4. The Wainstein Report shows a higher concentration of basketball players in those classes between 2000 and 2007. That’s when AFAM was the department de rigueur at Carolina. In my day it was Education classes; before that it was Physical Education; after that it was Music; then came certain languages, like Portuguese. Again, simply taking easy courses and getting favorable grades in those courses are not violations as long as you did the work that was assigned. Sure, that makes those facets of a college education laughable at every school that allows those classes to go on as they did at UNC.
    5. What Deborah Crowder did was fraudulent and should have been uncovered long before she retired in 2009. But her posing as a professor, assigning students to these classes and giving favorable grades on papers they turned in are not on the athletes or the 53 percent of the non-athletes taking those courses. That egg is on the university’s face and worthy of a hefty fine imposed by the NCAA for lack of institutional control from the top down. What the N&O claims that experts call “the biggest academic fraud in history” is all on the administrators, deans, athletic directors and all their colleagues who either turned their heads or were asleep at the wheel as a “glorified secretary” perpetrated a scheme that (while representing a small subset of the athletic department and miniscule subset of the entire student body) is clearly the most embarrassing academic fraud in history.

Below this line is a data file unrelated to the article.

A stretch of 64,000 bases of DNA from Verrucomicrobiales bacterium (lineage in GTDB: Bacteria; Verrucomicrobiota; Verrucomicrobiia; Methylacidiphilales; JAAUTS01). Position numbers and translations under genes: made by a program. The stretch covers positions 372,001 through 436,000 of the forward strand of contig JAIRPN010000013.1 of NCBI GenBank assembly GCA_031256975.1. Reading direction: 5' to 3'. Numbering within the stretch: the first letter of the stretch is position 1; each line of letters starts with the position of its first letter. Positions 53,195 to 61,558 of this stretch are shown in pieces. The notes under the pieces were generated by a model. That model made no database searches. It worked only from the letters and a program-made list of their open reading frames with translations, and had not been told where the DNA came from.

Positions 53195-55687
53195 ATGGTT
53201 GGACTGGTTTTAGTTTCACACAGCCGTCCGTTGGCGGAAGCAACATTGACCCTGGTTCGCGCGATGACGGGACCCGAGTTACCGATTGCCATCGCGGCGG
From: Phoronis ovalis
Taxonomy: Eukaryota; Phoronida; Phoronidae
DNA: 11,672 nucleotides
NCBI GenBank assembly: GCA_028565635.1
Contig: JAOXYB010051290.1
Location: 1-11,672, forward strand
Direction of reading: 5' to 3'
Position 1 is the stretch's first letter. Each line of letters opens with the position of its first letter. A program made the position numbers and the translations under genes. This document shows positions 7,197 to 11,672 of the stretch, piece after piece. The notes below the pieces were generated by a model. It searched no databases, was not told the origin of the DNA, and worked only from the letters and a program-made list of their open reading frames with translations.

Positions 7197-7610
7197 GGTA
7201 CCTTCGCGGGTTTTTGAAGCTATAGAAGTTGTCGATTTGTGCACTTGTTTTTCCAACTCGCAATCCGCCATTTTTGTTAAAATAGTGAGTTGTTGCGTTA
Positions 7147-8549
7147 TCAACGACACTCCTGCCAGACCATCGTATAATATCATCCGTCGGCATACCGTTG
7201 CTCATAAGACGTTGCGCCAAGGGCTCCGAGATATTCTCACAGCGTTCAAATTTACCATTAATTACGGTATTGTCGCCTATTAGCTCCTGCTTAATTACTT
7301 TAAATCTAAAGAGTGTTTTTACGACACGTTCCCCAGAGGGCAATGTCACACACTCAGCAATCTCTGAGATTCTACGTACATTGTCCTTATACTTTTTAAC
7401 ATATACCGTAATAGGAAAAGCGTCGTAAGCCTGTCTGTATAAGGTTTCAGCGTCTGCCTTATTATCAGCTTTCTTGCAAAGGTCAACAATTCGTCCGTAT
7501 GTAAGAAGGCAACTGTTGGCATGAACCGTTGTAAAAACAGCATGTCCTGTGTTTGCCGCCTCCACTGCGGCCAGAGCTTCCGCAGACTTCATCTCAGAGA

6. Deborah Crowder’s relationship with Carolina basketball goes back to her 30-year romantic partnership with former Tar Heel player Warren Martin, which led to her close friendship with the late Burgess McSwain, the long-time basketball tutor. Dean Smith’s teams had a 95 percent graduation rate, a statistic Smith cited often and proudly. Smith would say, “We want our players to get a college education and have a good experience.” The good experience was code for “we are going to help players graduate by putting them in classes that meet their academic abilities.” But Smith, from a family of educators, had three hard-and-fast rules familiar to anyone with the slightest knowledge of UNC Basketball. One, you had go to class; two, you had to do the assigned work; and, three, Burgess could help you but she could not do the work for you.
    7. Roy Williams is a celebrated disciple of Dean Smith and learned everything he knows about running a basketball program from his mentor. There is no reason to believe – and certainly no proof whatsoever – that Williams did anything differently from Smith. Did Williams know there were easy classes at UNC, and did he know that his players were taking some of them? Did he insist they went to class and did the work assigned to them? The answer to those questions is yes. If a violation of any sort occurred, it was on the university. Not the basketball program.

In a word or two, the system sucks. College athletics has gotten too big and is now all about the money. That athletes (as well as regular students) try to use that system to their advantage has been in vogue for decades. Don’t penalize them. Put the blame where it belongs.